Central Valley seniors get a statehouse deep dive

Hosted by Civic Nebraska, Capitol Experience Day is a hands-on way for students to get a deep dive into state government in the place where our laws are debated and made.

Should voting be compulsory in Nebraska? What is the role of each of our state’s branches of government? How does a bill become a law? And if the Nebraska Legislature is a one-house body, who plays the role of the “Second House?”
These were just some of the questions Central Valley High School seniors debated on March 19 at the State Capitol as part of their annual Capitol Experience Day. An intensive daylong program tailored for their class, Capitol Experience Day immersed them in the workings of the Capitol and our state’s unique form of government.
Hosted by Civic Nebraska, the program provides a hands-on way for students to get a deep dive into state government in the place where our laws are debated and made. Cougar seniors also interacted with state officials and learned the ins and outs of Nebraska government. And they honed their advocacy, critical thinking, and civil discourse skills by role-playing as senators and citizens at a mock committee hearing.
“This is a great opportunity to see democracy in action, experience the everyday workings of state government, and learn how to participate in our democratic process,” said Kimbrie Vlach, who teaches U.S. government and social studies at Central Valley. “As a teacher, I believe it’s effective because students get to witness it, and then take what they’ve seen and practice it.”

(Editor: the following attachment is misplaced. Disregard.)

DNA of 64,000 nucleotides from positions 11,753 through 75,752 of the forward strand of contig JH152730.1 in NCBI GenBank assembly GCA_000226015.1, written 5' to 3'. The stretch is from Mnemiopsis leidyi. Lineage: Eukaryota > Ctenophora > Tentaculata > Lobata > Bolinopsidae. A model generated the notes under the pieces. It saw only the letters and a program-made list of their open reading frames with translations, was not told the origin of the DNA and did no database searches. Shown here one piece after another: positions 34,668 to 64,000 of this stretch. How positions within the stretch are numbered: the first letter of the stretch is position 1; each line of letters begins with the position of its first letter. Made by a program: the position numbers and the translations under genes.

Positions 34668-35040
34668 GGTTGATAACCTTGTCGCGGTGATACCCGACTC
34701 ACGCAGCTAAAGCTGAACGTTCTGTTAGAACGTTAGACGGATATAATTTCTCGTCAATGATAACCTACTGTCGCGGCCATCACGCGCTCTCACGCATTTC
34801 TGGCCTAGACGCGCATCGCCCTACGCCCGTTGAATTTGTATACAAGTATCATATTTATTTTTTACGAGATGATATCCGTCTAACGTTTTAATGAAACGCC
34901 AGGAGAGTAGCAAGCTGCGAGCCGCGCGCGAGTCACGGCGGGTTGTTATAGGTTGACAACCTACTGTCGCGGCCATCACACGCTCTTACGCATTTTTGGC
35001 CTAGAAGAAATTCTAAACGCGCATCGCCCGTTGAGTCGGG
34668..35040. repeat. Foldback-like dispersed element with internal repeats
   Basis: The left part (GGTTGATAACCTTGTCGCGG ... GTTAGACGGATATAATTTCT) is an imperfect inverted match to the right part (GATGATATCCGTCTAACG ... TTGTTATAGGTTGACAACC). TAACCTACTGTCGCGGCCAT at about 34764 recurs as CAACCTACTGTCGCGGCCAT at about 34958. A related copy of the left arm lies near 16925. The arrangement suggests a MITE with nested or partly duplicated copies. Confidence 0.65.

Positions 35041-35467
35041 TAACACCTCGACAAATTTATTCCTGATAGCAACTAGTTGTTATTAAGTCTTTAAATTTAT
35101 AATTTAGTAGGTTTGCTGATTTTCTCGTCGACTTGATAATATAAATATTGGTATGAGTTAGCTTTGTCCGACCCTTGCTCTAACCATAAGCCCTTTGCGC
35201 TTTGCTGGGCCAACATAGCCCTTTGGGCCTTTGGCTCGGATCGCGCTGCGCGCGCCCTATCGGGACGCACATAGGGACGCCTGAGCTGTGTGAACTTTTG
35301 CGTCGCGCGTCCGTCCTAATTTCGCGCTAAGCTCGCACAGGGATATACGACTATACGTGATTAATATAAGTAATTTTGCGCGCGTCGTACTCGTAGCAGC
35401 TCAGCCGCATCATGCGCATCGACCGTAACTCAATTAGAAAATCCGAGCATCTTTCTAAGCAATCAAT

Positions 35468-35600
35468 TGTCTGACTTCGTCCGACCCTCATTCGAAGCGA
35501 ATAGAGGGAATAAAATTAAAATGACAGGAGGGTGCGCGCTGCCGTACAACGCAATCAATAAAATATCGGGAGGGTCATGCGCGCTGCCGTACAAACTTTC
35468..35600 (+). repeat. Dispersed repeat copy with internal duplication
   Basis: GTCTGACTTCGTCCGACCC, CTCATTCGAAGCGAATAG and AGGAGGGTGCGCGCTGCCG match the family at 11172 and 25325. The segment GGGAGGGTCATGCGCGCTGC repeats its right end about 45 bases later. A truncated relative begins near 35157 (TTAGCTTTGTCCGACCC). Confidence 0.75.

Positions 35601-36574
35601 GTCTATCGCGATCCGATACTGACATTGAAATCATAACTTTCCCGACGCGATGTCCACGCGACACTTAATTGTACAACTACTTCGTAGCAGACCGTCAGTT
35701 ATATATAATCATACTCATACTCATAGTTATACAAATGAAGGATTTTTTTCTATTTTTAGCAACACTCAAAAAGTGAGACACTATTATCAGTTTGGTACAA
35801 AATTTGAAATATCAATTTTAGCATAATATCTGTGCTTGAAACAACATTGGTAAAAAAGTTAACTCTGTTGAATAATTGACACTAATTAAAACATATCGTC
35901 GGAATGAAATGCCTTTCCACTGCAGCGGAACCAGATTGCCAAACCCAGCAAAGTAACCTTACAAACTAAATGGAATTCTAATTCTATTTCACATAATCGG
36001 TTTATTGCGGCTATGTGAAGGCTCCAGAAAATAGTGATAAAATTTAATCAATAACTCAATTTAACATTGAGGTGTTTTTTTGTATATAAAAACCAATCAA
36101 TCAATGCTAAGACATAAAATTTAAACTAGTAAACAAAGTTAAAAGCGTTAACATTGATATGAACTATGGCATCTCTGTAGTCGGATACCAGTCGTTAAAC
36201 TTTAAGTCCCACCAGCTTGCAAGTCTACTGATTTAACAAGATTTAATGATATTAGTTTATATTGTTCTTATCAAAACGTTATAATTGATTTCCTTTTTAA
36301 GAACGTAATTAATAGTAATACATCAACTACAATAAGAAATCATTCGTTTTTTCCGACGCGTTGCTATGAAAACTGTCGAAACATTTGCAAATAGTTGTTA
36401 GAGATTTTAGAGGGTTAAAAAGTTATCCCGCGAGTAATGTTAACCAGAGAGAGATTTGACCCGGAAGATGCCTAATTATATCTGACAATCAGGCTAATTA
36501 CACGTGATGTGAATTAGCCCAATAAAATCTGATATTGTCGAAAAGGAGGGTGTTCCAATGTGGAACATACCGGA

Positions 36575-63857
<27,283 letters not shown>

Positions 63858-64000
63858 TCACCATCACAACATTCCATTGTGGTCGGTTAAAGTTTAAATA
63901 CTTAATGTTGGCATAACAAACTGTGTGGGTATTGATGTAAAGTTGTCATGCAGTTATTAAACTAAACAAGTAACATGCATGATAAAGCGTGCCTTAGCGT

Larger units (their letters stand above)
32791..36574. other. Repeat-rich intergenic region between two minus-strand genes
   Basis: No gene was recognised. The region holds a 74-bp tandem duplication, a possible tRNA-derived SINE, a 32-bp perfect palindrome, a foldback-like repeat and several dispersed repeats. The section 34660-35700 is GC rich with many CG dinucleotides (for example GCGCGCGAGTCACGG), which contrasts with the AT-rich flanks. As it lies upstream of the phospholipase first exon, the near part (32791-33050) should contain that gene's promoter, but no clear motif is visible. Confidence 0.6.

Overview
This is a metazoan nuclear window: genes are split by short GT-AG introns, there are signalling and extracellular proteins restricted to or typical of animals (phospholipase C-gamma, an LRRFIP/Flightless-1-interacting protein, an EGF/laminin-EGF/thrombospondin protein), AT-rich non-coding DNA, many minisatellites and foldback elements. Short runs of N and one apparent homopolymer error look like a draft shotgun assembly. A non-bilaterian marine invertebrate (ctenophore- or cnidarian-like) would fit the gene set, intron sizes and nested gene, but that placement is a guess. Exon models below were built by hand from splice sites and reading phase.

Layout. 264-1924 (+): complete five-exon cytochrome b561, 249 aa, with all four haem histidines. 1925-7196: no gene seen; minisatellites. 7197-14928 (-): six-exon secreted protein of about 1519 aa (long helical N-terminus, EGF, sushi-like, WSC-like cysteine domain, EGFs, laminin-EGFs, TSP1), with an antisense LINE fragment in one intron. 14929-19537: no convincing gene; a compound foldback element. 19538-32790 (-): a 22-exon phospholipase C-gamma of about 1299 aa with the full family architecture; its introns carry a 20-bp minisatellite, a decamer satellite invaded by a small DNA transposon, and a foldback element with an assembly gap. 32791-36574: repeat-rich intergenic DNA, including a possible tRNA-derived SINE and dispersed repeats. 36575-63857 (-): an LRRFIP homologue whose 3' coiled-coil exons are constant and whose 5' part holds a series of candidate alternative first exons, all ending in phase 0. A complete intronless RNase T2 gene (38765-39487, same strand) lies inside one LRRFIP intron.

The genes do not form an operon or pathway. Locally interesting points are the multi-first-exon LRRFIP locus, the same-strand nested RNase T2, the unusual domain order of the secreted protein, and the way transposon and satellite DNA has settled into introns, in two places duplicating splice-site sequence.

After a short tour, the seniors got a speed history of the statehouse, then looked on as senators engaged in debate on the floor of the Legislature. Inspired by the senators’ interactions, they convened in a Capitol conference room and conducted a mock committee hearing on fictitious “LB2024” – a measure to make voting mandatory in Nebraska.
During the mock hearing, participants role-played as state senators and members of the public – a/k/a, the Second House. The class deliberated the ramifications from different viewpoints and even considered an amendment to the mock bill. Eventually, the students who role-played as senators voted 6-1 to table LB2024.
“(The mock hearing is) a part of the day that is really important, because students have to think critically about a measure, practice civil discourse during the mock hearing, and then arrive at a decision,” Vlach said. “Whether that’s (at the Capitol), in the classroom, or around the kitchen table, it’s how we as citizens productively shape our communities and our state.”
Senior Kendra Cargill said the experience gave her the confidence to testify in the future about real-life issues and legislation she might care about.
“I was assigned in advance to play the role of an opponent, and as I did my research I realized that it wasn’t the best idea,” Cargill said. “I can see myself testifying in the future if the opportunity comes up.”
Students also had private meetings with their district representative, State Sen. Fred Meyer of St. Paul, and their former representative, State Treasurer Tom Briese of Albion.
Civic Nebraska works to create a more modern and robust democracy for all Nebraskans. For more information about Civic Nebraska’s Capitol Experience Days, contact Audrey Nance at Audrey.nance@civicnebraska.org.

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